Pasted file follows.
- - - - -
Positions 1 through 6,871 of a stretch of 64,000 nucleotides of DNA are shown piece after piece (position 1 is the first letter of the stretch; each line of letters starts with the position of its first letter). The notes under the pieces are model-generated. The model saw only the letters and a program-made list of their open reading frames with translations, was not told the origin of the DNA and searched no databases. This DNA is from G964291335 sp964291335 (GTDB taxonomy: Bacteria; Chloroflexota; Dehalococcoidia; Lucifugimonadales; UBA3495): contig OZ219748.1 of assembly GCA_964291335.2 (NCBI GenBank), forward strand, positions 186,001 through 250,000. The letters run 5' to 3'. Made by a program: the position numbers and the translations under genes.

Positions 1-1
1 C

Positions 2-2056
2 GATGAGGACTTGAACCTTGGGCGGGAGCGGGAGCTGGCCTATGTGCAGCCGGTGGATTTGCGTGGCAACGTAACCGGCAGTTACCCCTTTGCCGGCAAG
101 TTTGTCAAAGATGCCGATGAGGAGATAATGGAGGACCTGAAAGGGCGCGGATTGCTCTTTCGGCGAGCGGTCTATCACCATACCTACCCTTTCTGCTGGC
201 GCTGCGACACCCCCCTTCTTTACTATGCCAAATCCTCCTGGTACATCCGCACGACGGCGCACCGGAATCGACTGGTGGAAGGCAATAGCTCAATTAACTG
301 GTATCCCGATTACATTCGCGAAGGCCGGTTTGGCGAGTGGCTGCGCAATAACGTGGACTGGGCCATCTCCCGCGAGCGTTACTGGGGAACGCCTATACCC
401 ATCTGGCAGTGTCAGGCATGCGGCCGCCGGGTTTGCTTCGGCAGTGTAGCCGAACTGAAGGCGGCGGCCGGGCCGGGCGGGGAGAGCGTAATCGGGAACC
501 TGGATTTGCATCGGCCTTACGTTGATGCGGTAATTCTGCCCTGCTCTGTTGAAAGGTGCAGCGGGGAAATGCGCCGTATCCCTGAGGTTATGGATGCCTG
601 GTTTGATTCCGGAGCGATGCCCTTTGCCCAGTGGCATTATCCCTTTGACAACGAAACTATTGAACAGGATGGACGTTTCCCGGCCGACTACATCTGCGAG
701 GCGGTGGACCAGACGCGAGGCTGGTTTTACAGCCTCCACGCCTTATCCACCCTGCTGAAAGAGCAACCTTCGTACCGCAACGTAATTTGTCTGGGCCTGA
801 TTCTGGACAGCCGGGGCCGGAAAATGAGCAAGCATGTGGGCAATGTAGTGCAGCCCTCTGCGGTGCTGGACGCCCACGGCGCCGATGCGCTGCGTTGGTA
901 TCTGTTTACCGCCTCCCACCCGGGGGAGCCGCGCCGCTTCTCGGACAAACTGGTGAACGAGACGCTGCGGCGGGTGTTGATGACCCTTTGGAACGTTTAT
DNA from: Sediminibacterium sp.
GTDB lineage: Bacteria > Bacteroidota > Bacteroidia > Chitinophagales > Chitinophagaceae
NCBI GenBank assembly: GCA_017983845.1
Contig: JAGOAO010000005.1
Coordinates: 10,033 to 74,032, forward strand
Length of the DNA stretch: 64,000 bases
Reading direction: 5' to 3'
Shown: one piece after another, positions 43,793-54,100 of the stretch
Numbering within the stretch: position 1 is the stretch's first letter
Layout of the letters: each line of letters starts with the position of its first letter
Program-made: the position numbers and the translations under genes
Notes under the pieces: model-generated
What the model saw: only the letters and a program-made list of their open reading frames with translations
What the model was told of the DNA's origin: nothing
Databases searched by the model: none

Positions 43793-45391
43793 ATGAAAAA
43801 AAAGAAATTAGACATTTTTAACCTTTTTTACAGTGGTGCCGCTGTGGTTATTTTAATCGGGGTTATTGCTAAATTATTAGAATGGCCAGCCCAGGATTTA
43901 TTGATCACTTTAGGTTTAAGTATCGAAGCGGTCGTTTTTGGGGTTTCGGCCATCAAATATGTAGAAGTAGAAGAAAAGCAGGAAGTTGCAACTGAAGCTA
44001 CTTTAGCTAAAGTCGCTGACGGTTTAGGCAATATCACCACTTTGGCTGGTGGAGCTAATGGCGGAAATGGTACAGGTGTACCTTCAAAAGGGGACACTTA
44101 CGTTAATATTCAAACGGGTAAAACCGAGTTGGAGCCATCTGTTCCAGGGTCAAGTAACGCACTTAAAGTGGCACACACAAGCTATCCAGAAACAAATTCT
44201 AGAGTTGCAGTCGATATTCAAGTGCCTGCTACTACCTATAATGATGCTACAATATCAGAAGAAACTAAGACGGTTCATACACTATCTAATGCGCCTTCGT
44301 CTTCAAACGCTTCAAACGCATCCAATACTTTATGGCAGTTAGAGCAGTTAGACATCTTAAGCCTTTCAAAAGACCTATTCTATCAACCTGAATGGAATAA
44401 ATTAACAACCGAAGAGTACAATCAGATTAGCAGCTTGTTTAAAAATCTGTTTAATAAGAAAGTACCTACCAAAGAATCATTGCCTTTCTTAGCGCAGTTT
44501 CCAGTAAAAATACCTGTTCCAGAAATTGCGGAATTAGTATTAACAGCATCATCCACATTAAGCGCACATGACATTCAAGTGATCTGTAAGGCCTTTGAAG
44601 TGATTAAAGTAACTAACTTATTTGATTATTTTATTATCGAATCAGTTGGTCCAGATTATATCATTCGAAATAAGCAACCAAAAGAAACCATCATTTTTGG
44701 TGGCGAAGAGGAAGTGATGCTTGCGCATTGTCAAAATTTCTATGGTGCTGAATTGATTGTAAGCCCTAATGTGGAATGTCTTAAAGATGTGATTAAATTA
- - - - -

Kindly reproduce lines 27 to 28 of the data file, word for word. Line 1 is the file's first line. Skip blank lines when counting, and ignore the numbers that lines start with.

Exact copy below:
What the model saw: only the letters and a program-made list of their open reading frames with translations
What the model was told of the DNA's origin: nothing